TechCrunch: Developing markets key to “next big thing” in geo-location
TechCrunch Europe has an interesting guest post on geo-location based services from Justin Davies, founder of NinetyTen, a UK-based consultancy providing mobile community and location aware solutions to companies.
With social networks already well used on mobile, geo-location is seen as a logical next step, and the next “killer app”. Proof of its potential can be found in the emergence of FourSquare and moves to integrate location into social networks like Twitter, with Facebook rumoured to follow suit soon.
For all its potential geo-location suffers a few issues as Davies’ article discusses, primarily looking at the issues of privacy and context.
First up privacy…
Privacy will always be an issue with large, connected networks of people. Flattening the physical world into our laptops and phones will always cause problems because we forget who we are connected with.
Status updates by their very nature are 140 characters or so long, they are not built to have a huge amount of thought put into them, let alone who will eventually see or not see them.
This is not to say that location services are doomed. Far from it, as more people are considered early adopters, they educate people on the benefits of open communication, and educate them on the merits of privacy as not only a mindset, but as a tool.
There will need to be better privacy controls within location based services for them to become truly mainstream. I want to share my location with my family when it is relevant for them to know, but I don’t want to have to think about what lists I should send my location to.
One thing that was missing from location we found was context. A simple idea of context in location is the “I am at Work”, “I am at Home” problem. If I searched for “Pizza” when in work mode, it’s probably because I want a work lunch with clients. If I did it when I was at home, I’d want to know about delivery pizza.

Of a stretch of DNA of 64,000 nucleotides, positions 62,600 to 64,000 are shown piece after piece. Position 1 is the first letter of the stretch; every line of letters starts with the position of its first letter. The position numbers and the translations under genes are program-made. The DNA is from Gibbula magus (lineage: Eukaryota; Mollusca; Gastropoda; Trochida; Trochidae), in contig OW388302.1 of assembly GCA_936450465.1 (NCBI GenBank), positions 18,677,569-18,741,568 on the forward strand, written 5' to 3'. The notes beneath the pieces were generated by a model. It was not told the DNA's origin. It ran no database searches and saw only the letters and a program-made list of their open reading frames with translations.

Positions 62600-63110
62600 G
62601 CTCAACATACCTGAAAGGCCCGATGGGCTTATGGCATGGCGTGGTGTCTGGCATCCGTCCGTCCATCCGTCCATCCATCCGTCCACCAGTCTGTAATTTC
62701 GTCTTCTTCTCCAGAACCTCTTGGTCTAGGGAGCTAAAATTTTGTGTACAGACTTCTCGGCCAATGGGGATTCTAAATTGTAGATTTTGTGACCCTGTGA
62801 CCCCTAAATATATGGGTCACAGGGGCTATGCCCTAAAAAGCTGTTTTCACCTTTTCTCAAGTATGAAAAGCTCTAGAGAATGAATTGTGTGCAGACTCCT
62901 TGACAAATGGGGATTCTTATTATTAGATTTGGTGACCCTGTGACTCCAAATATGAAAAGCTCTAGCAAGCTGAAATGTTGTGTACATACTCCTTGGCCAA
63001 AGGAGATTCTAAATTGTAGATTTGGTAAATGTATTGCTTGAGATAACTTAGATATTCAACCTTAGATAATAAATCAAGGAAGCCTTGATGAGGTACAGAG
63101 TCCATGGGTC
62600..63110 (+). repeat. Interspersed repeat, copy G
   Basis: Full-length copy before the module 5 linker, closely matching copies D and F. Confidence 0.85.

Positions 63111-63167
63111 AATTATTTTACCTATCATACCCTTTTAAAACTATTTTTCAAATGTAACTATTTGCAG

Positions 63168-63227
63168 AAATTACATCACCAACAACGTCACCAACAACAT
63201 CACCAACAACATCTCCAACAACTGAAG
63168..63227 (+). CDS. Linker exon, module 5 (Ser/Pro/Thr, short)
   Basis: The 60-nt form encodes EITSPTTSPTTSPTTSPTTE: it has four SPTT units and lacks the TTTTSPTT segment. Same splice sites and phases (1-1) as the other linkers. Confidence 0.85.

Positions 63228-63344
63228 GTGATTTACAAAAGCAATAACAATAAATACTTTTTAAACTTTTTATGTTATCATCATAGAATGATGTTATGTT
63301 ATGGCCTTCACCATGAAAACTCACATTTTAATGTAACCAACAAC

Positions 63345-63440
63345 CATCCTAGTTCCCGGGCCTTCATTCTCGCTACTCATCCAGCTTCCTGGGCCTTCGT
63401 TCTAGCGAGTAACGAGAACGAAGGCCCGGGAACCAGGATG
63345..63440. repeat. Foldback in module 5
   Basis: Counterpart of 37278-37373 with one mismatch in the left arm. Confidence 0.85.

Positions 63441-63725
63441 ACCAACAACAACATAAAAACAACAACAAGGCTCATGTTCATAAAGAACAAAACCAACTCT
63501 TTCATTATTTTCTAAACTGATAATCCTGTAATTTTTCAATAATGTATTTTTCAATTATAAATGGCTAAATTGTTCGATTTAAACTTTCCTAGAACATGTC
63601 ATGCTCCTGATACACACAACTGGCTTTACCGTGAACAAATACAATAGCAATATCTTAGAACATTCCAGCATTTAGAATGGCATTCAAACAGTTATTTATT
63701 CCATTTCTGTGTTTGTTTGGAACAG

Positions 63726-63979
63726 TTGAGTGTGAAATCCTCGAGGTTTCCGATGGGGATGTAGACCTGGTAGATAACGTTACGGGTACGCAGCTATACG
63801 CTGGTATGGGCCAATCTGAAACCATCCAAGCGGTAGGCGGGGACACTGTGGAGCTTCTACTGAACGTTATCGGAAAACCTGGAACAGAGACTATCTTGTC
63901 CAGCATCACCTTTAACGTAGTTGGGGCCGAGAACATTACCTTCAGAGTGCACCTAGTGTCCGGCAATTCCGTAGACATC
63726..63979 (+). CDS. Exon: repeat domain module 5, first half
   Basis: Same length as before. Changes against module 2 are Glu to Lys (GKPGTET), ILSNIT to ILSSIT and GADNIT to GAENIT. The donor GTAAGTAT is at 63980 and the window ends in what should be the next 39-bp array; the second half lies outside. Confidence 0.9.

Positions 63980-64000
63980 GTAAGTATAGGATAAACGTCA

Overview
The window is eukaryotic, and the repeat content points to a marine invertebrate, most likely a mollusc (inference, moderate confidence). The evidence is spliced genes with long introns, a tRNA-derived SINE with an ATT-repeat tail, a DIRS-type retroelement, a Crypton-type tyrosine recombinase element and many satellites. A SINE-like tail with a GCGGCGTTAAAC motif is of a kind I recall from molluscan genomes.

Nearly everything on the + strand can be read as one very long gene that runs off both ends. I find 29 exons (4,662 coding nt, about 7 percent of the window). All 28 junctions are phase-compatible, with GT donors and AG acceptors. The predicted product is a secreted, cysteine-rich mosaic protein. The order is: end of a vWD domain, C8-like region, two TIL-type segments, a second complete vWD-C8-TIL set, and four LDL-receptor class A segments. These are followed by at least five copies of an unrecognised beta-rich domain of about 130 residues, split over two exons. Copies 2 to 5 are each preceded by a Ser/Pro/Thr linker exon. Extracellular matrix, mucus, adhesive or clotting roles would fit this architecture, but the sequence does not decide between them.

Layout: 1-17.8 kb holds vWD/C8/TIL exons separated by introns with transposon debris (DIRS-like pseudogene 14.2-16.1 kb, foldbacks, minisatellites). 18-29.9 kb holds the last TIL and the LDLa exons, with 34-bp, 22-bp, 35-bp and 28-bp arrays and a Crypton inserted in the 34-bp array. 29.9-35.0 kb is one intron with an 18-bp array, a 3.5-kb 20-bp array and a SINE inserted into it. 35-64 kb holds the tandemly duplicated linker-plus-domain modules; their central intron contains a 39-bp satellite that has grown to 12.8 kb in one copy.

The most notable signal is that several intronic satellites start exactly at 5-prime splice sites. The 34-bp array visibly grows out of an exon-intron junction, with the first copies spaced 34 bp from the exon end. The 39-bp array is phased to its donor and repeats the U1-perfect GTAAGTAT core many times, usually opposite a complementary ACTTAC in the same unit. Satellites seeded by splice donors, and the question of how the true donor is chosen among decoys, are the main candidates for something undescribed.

This is where Foursquare, Gowalla and new services like Pappd have changed the dynamic of sharing location, they have Game.
Adding Gameplay into location provides a safe mindset to share your location freely to a wider list of people because they are part of the same game.
Up to this point, western markets, and western consumer and business mindsets are the basis of the discussion until…
As a parting shot dear reader, if you are thinking about being the next Gowalla or Foursquare, think outside the box. The world is a very large, and spherical place, mapped by a long/lat address.
What about developing countries, where the penetration of mobile data usage far outstrips that of broadband, or even dial up modems?
99% of all location services I have seen are targeted squarely at Early Adopters. If you are looking for the next big thing in location, one that attracts people in the millions, look at the developing markets, because connecting people in disparate locations, and giving those people a way to share information is a great start.
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